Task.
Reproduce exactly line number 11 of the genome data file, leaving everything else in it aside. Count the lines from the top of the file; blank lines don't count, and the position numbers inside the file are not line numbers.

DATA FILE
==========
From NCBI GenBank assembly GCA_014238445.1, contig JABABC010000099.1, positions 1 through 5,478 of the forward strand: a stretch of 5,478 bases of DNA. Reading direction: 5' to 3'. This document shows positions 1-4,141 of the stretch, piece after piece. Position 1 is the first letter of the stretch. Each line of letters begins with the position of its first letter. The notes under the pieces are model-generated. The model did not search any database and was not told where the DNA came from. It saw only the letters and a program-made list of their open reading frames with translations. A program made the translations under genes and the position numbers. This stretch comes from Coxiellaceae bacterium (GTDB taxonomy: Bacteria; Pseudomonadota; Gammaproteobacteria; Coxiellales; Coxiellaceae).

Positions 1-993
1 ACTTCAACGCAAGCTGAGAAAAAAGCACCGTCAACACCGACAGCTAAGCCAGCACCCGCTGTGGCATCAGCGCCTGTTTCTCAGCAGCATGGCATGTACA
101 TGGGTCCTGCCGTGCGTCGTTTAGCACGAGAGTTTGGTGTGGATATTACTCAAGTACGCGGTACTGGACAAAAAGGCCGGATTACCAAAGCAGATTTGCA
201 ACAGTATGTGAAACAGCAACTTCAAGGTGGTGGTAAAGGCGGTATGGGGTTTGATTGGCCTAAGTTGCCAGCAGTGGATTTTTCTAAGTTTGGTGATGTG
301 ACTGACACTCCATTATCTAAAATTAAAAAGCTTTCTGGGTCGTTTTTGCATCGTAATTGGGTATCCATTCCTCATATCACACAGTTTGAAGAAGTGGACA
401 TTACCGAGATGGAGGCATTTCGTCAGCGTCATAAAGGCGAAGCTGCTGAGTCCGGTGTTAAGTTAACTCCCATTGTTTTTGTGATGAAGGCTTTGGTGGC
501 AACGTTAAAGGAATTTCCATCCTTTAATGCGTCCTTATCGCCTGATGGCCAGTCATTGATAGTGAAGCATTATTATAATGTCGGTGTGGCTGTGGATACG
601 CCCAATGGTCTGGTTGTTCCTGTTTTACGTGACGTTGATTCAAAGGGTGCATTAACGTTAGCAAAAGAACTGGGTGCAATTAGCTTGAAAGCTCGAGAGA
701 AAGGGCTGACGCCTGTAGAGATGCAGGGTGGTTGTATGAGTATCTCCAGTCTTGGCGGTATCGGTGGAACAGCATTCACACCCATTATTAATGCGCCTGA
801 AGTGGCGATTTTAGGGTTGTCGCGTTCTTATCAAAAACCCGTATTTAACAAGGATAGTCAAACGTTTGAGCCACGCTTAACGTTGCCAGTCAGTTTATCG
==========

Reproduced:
801 AGTGGCGATTTTAGGGTTGTCGCGTTCTTATCAAAAACCCGTATTTAACAAGGATAGTCAAACGTTTGAGCCACGCTTAACGTTGCCAGTCAGTTTATCG